And then out of the blue, I decided to join the blogfam's August 17 competition (Wish me luck, puhleeeezzz). I nearly couldn't come up with something. I didn't have any ideas at all of what to write about the Independence ceremony since we live far from the Indonesian embassy and we wouldn't be able to go there to attend the ceremony. More to that, the owner of this computer brought the computer along with him to campus and that left me with no computer at all. How could I write? I also had to wait for Hikari to sleep (at 1 am!) before I could sit down and type something! Still the problem was: what should I write? But then, something struck me! Not something, then. Someone! You can read who in my posting below.
On the D-day, the August 17, I spent the Independence Day eating out, or should I say, eating in the room of our Bangladeshi friends, in the campus dormitory. This Bangladeshi couple invited us (our family and other Indonesian friends) for lunch. Really really yummy..mmm... It came in a complete course: appetizer, main course, and dessert. So, it was quite amusing: having Bangladeshis treated us on our Independence Day. Please don't say it's ironic...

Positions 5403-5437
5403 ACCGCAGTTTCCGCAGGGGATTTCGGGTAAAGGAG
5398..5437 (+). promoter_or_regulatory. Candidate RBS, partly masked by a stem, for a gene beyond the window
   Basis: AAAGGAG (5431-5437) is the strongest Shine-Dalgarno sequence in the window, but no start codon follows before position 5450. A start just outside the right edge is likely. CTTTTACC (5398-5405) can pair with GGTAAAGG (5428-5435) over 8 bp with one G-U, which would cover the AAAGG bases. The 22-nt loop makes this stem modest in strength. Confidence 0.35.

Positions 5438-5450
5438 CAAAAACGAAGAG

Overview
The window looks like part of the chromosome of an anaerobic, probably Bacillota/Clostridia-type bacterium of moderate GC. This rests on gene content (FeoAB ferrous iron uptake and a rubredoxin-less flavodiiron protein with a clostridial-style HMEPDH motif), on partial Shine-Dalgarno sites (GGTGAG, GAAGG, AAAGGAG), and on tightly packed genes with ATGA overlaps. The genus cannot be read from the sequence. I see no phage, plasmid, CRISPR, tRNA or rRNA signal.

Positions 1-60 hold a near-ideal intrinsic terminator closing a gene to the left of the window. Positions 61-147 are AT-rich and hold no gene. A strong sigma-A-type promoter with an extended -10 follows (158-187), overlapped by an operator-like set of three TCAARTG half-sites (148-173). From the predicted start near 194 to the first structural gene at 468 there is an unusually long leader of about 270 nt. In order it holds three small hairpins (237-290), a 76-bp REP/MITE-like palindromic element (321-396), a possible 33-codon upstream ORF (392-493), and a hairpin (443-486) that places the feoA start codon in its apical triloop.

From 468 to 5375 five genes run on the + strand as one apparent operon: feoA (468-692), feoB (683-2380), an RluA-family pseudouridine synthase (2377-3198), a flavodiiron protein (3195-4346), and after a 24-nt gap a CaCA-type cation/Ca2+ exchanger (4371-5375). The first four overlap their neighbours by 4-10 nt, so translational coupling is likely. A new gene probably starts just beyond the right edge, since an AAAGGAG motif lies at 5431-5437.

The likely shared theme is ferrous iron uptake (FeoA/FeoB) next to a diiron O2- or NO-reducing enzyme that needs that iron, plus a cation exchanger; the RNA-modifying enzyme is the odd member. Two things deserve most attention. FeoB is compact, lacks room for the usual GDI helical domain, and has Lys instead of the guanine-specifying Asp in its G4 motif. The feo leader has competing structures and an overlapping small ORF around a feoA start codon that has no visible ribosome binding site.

While riding my bike to the dorm, I decided to take some photos of the road we have to take from our apato to the dorm. This road will become legendary for us, later when we move to the dorm because it will be the road from the dorm to... civilization... ahhh...

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Start from the upper left: the road from our recent apato. It's faaaarrrrrrr behind that road. Then the road to campus, on the upper right. Left below, the scenery along the road. Right below, the shinkansen station in front. Behind the station is the road to the dorm, the hills, and behind the hills is the the campus.
And when you see the pictures below, they are the forever-climbing road to the dorm. You can actually see the building among the trees. Nice place. For meditation.